- 1/2 bunch fresh parsley, leaves picked
- Salt and freshly ground pepper to taste
In a large saucepan, reduce the wine by half, then set aside to cool. Place the chicken in a large container with the celery, garlic, mushrooms, onions, bacon, and sachet. Cover all ingredients with reduced wine and marinate in the refrigerator overnight.
Preheat the oven to 325 degrees F. Drain the marinated ingredients; reserve the wine. Pat the ingredients dry, and season the chicken with salt and pepper. Place a large Dutch oven over medium heat and add the bacon. Cook, stirring until crisp, and then remove with a slotted spoon and reserve. Sear the chicken on all sides in the bacon fat (you may need to do this in batches). Remove the chicken ; add the vegetables and sachet, and cook, stirring occasionally, about 5 minutes. Add the flour and cook, stirring, for another 4 minutes.
Add the wine, crisped bacon, chicken, and chicken stock. Bring to a simmer, cover with a round of parchment, and transfer to the oven. Cook, stirring and basting the chicken at least three times, until the chicken is tender at the bone, 1 to 1 1/2 hours.
If the sauce seems too thin, remove the chicken and vegetables, return the sauce to the heat, and reduce until it reaches the desired consistency (it should coat the back of a spoon). Incorporate all the ingredients back together, season to taste, and serve, garnished with the parsley.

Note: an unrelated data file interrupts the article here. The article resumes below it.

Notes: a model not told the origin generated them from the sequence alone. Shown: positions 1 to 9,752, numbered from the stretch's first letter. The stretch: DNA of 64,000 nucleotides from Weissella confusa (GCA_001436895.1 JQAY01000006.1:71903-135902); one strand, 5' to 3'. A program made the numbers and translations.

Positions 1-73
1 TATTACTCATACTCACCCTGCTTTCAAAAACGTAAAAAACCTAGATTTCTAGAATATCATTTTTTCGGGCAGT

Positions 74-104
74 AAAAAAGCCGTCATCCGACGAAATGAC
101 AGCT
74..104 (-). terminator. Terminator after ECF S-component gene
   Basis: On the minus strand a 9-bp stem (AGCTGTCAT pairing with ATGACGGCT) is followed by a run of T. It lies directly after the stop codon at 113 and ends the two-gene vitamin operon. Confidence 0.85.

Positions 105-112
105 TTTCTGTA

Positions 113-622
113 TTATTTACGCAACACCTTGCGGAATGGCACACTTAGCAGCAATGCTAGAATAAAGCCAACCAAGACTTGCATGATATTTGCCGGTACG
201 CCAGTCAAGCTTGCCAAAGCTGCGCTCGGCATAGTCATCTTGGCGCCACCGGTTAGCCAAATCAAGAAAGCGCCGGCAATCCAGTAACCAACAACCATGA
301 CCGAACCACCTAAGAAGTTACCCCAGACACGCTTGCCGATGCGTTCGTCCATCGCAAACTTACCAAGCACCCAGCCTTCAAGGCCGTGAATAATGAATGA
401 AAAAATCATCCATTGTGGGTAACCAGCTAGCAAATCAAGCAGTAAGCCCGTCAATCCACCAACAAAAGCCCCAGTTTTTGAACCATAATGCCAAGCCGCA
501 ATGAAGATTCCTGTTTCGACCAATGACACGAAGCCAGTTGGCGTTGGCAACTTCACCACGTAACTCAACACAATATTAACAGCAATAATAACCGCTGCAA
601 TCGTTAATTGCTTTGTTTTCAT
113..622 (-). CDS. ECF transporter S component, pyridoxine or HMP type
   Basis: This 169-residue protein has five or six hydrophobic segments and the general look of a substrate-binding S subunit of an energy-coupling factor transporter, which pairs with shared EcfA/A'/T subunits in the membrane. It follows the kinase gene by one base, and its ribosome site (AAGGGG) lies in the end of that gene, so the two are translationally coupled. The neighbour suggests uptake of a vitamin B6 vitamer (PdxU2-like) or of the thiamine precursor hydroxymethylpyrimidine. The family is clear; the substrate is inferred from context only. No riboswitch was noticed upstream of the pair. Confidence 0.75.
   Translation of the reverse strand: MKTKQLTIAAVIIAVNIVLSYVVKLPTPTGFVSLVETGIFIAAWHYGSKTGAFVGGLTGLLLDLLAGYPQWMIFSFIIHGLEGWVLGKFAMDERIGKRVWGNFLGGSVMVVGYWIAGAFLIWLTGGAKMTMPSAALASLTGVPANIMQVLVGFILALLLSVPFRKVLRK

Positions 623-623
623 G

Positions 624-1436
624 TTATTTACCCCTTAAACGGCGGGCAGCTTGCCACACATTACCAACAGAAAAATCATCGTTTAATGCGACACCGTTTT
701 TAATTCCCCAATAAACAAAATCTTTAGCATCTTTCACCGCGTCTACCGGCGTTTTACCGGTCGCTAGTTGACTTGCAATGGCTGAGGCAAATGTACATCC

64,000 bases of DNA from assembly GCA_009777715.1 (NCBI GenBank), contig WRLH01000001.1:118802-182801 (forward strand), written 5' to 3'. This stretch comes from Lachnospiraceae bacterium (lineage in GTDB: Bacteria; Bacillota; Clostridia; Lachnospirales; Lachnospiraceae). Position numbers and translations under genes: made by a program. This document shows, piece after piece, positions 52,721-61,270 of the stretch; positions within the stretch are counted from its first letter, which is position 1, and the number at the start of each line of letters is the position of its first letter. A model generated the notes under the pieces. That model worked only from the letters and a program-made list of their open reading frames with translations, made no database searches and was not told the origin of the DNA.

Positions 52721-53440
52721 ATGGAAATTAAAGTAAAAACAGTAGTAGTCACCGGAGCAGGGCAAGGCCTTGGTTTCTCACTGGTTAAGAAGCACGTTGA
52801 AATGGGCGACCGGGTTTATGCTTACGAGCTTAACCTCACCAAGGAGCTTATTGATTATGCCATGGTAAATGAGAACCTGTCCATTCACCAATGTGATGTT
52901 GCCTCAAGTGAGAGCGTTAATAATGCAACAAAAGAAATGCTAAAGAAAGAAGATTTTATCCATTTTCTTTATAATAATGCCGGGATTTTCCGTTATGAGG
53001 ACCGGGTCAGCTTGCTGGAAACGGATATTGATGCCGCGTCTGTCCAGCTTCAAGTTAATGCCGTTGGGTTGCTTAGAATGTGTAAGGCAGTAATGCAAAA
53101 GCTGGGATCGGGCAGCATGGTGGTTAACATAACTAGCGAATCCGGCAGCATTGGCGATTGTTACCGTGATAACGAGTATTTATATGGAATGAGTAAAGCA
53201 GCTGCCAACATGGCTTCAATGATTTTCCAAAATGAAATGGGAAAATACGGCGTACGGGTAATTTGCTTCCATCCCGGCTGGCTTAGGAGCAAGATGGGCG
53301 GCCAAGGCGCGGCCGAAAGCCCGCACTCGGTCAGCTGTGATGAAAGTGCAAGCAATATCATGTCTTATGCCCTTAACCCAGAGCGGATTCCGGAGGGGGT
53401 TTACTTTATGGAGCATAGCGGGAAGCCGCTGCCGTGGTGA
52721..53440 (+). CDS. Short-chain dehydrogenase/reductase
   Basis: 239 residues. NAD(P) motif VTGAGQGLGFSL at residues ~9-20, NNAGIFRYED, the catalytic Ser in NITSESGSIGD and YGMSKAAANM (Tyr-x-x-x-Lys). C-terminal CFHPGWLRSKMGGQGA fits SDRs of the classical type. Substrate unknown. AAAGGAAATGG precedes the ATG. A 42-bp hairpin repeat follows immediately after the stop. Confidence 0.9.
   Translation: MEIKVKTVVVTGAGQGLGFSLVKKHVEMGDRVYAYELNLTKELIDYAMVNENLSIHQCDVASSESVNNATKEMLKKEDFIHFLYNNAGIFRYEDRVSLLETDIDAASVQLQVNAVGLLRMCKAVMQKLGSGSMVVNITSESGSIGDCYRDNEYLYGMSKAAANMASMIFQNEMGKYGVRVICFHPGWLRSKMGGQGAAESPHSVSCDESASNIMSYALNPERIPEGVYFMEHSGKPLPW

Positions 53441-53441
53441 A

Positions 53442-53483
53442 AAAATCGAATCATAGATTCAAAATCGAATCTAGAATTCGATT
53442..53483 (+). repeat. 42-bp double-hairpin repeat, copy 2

- 3/4 cup whole milk
- 3 eggs plus 1 yolk
- 1/2 cup creme fraiche (or sour cream)
- 2 1/4 cups flour
- 1/2 tsp. salt, plus more to taste
- 1/8 tsp. ground pepper, plus more to taste
- 1/8 tsp. ground nutmeg
- 2 tsp. olive oil
- 2 T butter
- 3 T chopped parsley
Bring a large pot of salted water to a boil. In a small bowl, whisk the milk, eggs, yolk, and creme fraiche until smooth. In a large bowl, whisk to combine the flour, 1/2 teaspoon salt, 1/8 tsp. pepper, and nutmeg, and make a well in the center. Pour the egg mixture into the well, and, using a spoon, stir from the middle outward, slowly pulling the dry ingredients into the wet. Once fully incorporated, stir for a few seconds more until the batter looks sticky. The batter should be fairly wet, but with a consistency thick enough to sit on top of a spaetzle maker, food mill, or colander. Press the batter through the spaetzle maker or colander into the boiling water. Once all the spaetzle rise to the surface, strain them, rinse in cold water, and toss in the olive oil to prevent sticking.
Brown half of the butter in a large nonstick saute pan. Add half of the spaetzle, toss until lightly browned, and then toss in half of the parsley. Transfer the browned spaetzle to a bowl, and repeat the process with the remaining ingredients. If needed, season to taste with more salt and pepper.